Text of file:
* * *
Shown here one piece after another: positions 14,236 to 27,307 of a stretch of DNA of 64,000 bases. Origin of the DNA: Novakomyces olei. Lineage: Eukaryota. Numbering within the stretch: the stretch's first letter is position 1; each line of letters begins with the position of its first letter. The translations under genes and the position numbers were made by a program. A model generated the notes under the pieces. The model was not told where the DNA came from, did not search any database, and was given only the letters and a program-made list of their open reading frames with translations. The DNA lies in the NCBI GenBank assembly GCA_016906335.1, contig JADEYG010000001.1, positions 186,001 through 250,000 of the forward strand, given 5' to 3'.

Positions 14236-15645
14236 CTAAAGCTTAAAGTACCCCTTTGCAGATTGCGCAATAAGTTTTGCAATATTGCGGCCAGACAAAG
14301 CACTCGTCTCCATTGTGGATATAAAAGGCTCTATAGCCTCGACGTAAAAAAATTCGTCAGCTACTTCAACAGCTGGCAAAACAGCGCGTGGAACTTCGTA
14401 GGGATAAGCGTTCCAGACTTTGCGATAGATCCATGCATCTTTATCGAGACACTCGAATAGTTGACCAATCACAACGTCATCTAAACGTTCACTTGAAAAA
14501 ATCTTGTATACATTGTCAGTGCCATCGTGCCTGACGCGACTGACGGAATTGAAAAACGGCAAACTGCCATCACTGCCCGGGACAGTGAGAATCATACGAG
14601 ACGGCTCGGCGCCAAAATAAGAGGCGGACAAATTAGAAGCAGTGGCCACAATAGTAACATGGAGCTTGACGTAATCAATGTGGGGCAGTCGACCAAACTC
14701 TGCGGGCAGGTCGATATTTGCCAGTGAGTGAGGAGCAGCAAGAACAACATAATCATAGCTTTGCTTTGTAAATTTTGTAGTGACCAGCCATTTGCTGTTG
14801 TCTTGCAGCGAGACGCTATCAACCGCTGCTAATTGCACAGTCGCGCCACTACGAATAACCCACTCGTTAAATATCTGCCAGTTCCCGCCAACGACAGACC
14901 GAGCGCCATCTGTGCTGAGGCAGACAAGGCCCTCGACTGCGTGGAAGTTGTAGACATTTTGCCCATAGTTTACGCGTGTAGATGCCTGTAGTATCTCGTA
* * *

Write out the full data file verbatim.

Shown here one piece after another: positions 14,236 to 27,307 of a stretch of DNA of 64,000 bases. Origin of the DNA: Novakomyces olei. Lineage: Eukaryota. Numbering within the stretch: the stretch's first letter is position 1; each line of letters begins with the position of its first letter. The translations under genes and the position numbers were made by a program. A model generated the notes under the pieces. The model was not told where the DNA came from, did not search any database, and was given only the letters and a program-made list of their open reading frames with translations. The DNA lies in the NCBI GenBank assembly GCA_016906335.1, contig JADEYG010000001.1, positions 186,001 through 250,000 of the forward strand, given 5' to 3'.

Positions 14236-15645
14236 CTAAAGCTTAAAGTACCCCTTTGCAGATTGCGCAATAAGTTTTGCAATATTGCGGCCAGACAAAG
14301 CACTCGTCTCCATTGTGGATATAAAAGGCTCTATAGCCTCGACGTAAAAAAATTCGTCAGCTACTTCAACAGCTGGCAAAACAGCGCGTGGAACTTCGTA
14401 GGGATAAGCGTTCCAGACTTTGCGATAGATCCATGCATCTTTATCGAGACACTCGAATAGTTGACCAATCACAACGTCATCTAAACGTTCACTTGAAAAA
14501 ATCTTGTATACATTGTCAGTGCCATCGTGCCTGACGCGACTGACGGAATTGAAAAACGGCAAACTGCCATCACTGCCCGGGACAGTGAGAATCATACGAG
14601 ACGGCTCGGCGCCAAAATAAGAGGCGGACAAATTAGAAGCAGTGGCCACAATAGTAACATGGAGCTTGACGTAATCAATGTGGGGCAGTCGACCAAACTC
14701 TGCGGGCAGGTCGATATTTGCCAGTGAGTGAGGAGCAGCAAGAACAACATAATCATAGCTTTGCTTTGTAAATTTTGTAGTGACCAGCCATTTGCTGTTG
14801 TCTTGCAGCGAGACGCTATCAACCGCTGCTAATTGCACAGTCGCGCCACTACGAATAACCCACTCGTTAAATATCTGCCAGTTCCCGCCAACGACAGACC
14901 GAGCGCCATCTGTGCTGAGGCAGACAAGGCCCTCGACTGCGTGGAAGTTGTAGACATTTTGCCCATAGTTTACGCGTGTAGATGCCTGTAGTATCTCGTA